The Florida Department of Environmental Protection issued the plant a permit in Oct. 2011 to begin full plant peracetic acid disinfection, with the following conditions: dosing a minimum of 1.5 ppm PAA, monitoring effluent residual continuously and demonstrating through daily effluent grab samples that 1.0 ppm PAA residual is not exceeded. The option to use chlorination/dechlorination as a backup disinfection method was included in the permit.
Several facility modifications were made prior to implementation:
• Two Flowmotion Systems Series 2001 HEC peristaltic pumps installed to pump PAA to dosing point
• Two roll top hardcover containment structures set up to house in-use PAA totes
• Containment built around bulk PAA tote storage
• PAA dosing point installed at the common discharge point of the plant’s clarifiers to allow mixing prior to the contact basins
• Continuous PAA residual analyzer installed at effluent discharge
• Peracetic acid Single Analyte Meter from CHEMetrics obtained for testing PAA residual of grab samples
In addition, the FDEP required an operational report after six months of full-scale operation to provide an evaluation of PAA disinfection performance based on sampling results and identify operational challenges/recommendations for permit modification.
The immediate challenges faced when implementing full-scale PAA disinfection were due to existing plant infrastructure impacting dosing location and contact time. Background fecal colonies and reduced PAA residual led staff to discover that the pipe conveying clarifier effluent to the contact basins was reverse slope, and accumulated solids were placing a high demand on the disinfectant. In addition, the WWTP design features post-aeration basins after the contact basins, which increase the recommended contact time. PAA dosages doubled those used during the trial study were initially necessary until permit modification allowed relocation of the dosing point 500 feet downstream and relocation of the sample monitoring location.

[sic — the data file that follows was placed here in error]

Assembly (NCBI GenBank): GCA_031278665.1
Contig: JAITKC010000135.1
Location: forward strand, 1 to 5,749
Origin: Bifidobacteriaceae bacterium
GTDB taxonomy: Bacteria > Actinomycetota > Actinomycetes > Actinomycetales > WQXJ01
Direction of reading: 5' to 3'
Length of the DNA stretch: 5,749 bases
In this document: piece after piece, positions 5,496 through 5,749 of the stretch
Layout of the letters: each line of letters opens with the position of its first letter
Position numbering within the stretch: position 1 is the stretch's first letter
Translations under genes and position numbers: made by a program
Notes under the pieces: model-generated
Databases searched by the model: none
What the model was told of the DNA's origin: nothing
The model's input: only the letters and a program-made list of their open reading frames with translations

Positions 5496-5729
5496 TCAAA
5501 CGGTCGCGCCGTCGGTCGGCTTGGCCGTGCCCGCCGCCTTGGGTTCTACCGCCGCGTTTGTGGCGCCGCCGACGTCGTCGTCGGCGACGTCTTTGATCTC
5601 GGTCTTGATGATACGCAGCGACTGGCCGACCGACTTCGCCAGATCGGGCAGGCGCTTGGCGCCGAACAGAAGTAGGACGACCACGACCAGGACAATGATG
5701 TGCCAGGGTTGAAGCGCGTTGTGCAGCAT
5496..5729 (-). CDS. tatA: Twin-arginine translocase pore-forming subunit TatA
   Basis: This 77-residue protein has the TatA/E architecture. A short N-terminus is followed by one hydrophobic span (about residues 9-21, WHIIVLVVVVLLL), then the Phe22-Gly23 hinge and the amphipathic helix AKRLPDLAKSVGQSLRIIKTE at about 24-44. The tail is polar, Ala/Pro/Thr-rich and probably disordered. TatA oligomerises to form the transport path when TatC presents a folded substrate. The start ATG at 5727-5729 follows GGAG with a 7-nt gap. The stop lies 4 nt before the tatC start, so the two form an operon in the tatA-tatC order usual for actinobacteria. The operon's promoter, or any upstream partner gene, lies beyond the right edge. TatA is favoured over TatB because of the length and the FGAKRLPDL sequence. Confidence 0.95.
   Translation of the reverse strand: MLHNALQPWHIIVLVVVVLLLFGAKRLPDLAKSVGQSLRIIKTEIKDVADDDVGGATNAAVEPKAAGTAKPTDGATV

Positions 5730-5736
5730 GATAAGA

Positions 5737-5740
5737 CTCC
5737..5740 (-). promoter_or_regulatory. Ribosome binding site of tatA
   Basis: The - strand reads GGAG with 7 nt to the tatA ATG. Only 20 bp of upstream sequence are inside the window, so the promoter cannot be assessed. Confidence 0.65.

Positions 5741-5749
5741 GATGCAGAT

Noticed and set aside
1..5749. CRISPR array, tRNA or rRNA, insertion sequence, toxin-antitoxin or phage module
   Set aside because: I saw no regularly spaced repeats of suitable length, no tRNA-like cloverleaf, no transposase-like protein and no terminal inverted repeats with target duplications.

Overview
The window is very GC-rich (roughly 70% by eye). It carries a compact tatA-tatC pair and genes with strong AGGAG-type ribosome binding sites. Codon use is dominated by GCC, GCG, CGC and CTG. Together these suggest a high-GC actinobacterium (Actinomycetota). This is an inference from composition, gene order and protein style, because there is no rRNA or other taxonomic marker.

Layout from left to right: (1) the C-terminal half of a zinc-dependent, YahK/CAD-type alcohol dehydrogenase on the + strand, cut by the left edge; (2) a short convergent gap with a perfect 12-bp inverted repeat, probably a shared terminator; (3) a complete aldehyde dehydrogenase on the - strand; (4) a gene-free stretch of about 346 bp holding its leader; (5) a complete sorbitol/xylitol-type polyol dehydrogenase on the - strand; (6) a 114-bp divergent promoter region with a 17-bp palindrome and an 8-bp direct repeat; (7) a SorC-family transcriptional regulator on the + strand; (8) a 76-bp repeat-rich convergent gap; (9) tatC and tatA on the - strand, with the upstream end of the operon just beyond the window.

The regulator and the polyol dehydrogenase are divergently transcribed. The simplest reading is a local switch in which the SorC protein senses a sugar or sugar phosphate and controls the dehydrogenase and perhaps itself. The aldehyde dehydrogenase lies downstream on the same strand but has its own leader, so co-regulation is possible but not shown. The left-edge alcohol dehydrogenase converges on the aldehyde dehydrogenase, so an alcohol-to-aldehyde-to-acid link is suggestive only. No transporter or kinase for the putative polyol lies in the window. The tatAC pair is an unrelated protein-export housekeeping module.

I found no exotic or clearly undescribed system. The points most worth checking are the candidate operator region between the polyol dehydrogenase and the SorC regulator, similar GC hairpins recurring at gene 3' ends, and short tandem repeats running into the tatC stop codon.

Algae growth in the contact and post aeration basins appeared after beginning full-scale PAA disinfection and was magnified by leaking sluice gates and the inability to thoroughly clean the basins. After replacing the sluice gates and applying an epoxy-based coating on the tank walls, the basins were placed on a quarterly cleaning schedule. Algae growth was also problematic in the continuous effluent residual analyzer, but with six months of data indicating residuals well below the permit limit, the requirement for continuous monitoring was removed. Plant staff currently checks the effluent residual daily with a handheld meter and algae growth in the basins is no longer an issue.
The city is currently in negotiations with the vendor, now Peroxychem, to supply PAA in bulk. The bulk system has benefits that improve operator safety and reduce potential for exposure when changing totes.
The Gascoigne Wastewater Treatment Plant Operational Improvement Medal was established by the Water Environment Federation in recognition of a prominent consultant who exhibited a great deal of interest in the operation of wastewater treatment plants. The medal is awarded to the author(s) of an article that presents the solution of an important and complicated operational problem within a full-scale, operating wastewater treatment plant, which is appropriately staffed.